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In a 3-0 ruling made public on February 2, 2016, Canada’s Federal Court of Appeal (“FCA”) rejected Marzen Artistic Aluminum Ltd.’s (“Marzen”) appeal of the Tax Court of Canada’s ruling that the Minister was correct in finding that the transactions between Marzen’s and its subsidiaries were not consistent with the arm’s length principle. (Marzen Artistic Aluminum v. the Queen, Can. Fed. Ct. App. No A-387-14, 2016)
The full text of the FCA’s decision can be found here.
In its appeal, Marzen asserted that the Tax Court judge had erred in its application of the arm’s-length principle as defined under Subsection 247(2) of the Canadian Income Tax Act (“ITA”) and the Organization for Economic Cooperation and Development’s Transfer Pricing Guidelines for Multinational Enterprises and Tax Administrations (“OECD Guidelines”). The FCA found that Marzen did not provide any evidence of such an error by the Tax Court and held that Marzen’s appeal be dismissed “with costs.”
The Tax Court case related to the Minister’s reassessment of Marzen’s 2000 and 2001 taxation years in which the Minister made transfer pricing adjustments and assessed transfer pricing penalties with respect to the 2001 taxation year.
Marzen is a Canadian manufacturer of aluminum and vinyl windows. During the 2000 and 2001 taxation years, Starline Windows Inc. (“SWI”) was a related U.S. company selling windows manufactured by Marzen in the residential market in the U.S. Marzen became the sole shareholder in Starline International Inc. (“SII”), a company resident in Barbados and entered into a Marketing and Sales Services Agreement (“MSSA”) with SII to provide such services for the U.S. market. SII then subcontracted the provision of the marketing and sales services (along with other services covered by additional agreements) to SWI. SII compensated SWI on a cost plus basis; however, SII’s compensation from Marzen under the MSSA was much higher than SII’s payments to SWI.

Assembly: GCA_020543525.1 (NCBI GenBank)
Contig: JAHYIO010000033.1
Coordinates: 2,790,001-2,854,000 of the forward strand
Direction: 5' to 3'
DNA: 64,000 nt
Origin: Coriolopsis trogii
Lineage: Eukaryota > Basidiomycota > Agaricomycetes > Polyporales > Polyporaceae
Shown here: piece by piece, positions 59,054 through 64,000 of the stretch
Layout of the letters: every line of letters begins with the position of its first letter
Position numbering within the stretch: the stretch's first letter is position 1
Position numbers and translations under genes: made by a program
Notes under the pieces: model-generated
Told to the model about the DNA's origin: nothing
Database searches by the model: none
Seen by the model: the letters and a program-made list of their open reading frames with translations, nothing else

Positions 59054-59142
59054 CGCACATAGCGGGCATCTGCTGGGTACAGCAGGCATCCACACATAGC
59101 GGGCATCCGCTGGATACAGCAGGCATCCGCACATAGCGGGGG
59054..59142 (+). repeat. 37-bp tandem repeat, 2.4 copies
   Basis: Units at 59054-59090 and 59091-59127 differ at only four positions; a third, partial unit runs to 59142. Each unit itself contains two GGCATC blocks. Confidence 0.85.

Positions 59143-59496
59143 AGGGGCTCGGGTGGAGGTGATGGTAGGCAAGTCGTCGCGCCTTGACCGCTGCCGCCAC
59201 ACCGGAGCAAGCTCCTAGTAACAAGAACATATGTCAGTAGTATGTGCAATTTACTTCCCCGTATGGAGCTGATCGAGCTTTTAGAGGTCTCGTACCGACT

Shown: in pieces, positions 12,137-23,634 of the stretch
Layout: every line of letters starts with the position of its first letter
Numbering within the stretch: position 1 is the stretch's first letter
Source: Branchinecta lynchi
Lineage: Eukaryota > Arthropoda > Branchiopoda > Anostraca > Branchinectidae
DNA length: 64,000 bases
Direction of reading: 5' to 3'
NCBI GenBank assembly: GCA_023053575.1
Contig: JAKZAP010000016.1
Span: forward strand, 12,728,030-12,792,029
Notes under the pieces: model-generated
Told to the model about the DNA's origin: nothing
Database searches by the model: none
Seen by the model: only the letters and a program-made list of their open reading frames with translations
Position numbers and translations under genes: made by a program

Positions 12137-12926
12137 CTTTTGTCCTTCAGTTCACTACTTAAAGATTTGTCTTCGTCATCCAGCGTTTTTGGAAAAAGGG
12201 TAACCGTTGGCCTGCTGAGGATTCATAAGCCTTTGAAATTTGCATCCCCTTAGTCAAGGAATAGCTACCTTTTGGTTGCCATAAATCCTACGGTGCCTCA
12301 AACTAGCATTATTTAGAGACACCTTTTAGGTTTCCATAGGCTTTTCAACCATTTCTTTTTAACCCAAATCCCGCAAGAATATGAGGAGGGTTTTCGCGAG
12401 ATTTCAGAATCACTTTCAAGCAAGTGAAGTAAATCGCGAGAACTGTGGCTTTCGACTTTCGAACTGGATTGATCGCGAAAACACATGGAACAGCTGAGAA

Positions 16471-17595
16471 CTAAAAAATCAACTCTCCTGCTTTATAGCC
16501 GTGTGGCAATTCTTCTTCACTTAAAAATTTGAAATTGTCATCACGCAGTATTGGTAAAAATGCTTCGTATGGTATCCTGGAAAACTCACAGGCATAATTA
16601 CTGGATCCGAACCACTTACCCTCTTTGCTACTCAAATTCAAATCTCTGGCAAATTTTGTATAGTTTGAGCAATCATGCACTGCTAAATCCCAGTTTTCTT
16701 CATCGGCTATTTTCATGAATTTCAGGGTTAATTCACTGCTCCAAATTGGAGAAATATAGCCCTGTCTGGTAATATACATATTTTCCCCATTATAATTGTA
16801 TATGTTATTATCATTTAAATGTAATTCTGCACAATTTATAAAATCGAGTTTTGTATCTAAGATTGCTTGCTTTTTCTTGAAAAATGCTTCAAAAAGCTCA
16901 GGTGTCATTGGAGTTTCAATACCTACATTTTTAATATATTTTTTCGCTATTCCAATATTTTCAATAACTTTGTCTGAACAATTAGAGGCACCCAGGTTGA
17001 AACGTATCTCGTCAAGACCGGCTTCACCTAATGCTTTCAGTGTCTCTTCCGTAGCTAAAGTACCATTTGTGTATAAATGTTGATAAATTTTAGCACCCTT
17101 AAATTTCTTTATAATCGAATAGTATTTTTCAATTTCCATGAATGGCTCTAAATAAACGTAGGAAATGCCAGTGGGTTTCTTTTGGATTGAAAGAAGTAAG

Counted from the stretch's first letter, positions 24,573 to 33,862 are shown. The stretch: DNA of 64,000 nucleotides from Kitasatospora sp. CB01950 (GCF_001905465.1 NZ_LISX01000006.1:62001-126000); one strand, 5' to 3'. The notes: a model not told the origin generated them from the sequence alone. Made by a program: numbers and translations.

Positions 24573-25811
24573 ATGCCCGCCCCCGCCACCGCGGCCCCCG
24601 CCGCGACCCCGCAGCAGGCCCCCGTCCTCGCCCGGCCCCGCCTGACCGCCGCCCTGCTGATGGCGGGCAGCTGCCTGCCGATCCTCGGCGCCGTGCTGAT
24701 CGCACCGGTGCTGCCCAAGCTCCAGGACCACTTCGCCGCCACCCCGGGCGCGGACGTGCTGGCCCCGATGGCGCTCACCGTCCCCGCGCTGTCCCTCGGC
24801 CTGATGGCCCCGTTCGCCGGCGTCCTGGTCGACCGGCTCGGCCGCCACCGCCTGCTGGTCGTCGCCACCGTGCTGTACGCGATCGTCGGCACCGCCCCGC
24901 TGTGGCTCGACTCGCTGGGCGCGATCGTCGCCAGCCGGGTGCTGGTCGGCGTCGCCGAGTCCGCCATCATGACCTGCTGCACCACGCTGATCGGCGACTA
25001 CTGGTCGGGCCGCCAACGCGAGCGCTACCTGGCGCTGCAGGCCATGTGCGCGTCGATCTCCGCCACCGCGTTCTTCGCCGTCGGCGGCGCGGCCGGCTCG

In its reassessments of the 2000 and 2001 taxation years, the Minister disallowed Marzen’s deductions of any amounts paid to SII under the MSSA in excess of the fees SII paid to SWI. This resulted in disallowance of C$2,110,502 and C$5,025,190 in deductions for the 2000 and 2001 taxation years respectively. The Minister also found that the taxpayer had not made “reasonable efforts” to set and document its transfer pricing under Subsection 247(4) of the
ITA and therefore applied penalties in the amount of C$502,519 for the 2001 year as the adjustment amount had breached the penalty threshold.
The Tax Court had found that the terms and conditions of the MSSA were not arm’s length and that an arm’s length party would not have paid the fees charged by SII to Marzen during the 2000 and 2001 taxation years. In determining the adjustments to the MSSA fees, the Tax Court put forth that the first step in the analysis is to identify the transaction under review (i.e. the services provided under the MSSA).
The second step was then to assess the relative roles and functions of each entity. Based on this analysis, the Tax Court found that there was some minimal value added by SII that was incremental to the functions conducted by SWI and that therefore, Marzen could deduct the value of those incremental services. Using the Comparable Uncontrolled Price (“CUP”) method, SII’s services were valued at US$32,500 in each of the 2000 and 2001 taxation years. Although the revised adjustment for the 2001 year was now below the penalty threshold, the Tax Court nevertheless found that the taxpayer had not fulfilled the “reasonable efforts” standard under subsection 247(4) of the ITA.
The Marzen case is of particular interest to small and medium sized multinational enterprises (“SMEs”) as it demonstrates that the CRA’s scrutiny of tax structures and intercompany transactions is not limited only to large multinational enterprises (“MNEs”). With that said, the takeaways from the case are relevant to both SMEs and MNEs. Especially in light of the OECD’s work on the Base Erosion and Profit Shifting (“BEPS”) initiative, taxpayers should ensure their tax structures demonstrate sufficient substance and that intercompany transactions reflect arm’s length results. Intercompany agreements on their own cannot support transfer prices if there is no justification for the value associated with payments under those agreements. Furthermore, it highlights the need for taxpayers to demonstrate “reasonable efforts” to both set and document transfer prices in accordance with the arm’s length principle in order to avoid penalties in the event of a transfer pricing adjustment.
To learn more, contact Melinda Nguyen-Raybould at 416.515.3805 or [email protected], or your local MNP International Tax Advisor.
Related Topics:Transfer Pricing; International Tax
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